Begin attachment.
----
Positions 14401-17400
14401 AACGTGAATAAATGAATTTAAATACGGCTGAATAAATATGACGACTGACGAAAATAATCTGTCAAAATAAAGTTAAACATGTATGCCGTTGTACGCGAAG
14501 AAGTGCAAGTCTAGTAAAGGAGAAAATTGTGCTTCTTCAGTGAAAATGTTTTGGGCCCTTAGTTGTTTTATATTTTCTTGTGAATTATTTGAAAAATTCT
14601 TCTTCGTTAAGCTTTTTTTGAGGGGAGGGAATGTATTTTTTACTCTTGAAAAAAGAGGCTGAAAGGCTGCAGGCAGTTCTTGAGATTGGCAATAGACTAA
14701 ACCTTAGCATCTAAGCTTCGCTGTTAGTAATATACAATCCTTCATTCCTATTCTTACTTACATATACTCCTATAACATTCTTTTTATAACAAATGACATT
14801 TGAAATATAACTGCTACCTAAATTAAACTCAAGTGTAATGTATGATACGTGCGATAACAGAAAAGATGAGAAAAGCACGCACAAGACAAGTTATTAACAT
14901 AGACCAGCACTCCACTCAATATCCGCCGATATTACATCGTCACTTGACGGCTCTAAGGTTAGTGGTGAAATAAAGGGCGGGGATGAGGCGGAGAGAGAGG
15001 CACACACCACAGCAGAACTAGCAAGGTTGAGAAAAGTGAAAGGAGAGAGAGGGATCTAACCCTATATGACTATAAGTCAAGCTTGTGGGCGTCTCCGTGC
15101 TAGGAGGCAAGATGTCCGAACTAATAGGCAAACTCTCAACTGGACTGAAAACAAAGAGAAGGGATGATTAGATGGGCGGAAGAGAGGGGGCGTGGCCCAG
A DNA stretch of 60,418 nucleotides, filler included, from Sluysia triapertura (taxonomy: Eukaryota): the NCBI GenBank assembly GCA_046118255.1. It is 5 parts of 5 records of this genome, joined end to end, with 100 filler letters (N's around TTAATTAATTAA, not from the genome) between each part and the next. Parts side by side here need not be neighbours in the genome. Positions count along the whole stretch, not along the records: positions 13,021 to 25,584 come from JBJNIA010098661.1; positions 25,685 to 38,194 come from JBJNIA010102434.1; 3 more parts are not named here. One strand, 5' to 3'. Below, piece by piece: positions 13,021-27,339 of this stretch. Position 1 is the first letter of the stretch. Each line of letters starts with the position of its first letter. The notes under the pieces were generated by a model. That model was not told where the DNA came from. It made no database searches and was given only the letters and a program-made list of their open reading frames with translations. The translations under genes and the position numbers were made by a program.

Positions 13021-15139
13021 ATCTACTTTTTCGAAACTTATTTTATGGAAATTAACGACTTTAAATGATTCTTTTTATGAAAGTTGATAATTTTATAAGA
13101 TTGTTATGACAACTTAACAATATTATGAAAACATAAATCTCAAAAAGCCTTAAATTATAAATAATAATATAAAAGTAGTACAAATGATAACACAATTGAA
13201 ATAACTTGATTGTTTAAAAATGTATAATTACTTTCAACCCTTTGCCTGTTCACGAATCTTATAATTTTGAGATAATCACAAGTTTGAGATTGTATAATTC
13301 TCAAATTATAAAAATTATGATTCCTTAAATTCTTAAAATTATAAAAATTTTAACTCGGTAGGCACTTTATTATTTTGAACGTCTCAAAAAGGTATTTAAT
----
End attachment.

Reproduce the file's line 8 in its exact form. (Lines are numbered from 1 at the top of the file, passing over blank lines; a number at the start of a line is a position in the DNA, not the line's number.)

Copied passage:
15001 CACACACCACAGCAGAACTAGCAAGGTTGAGAAAAGTGAAAGGAGAGAGAGGGATCTAACCCTATATGACTATAAGTCAAGCTTGTGGGCGTCTCCGTGC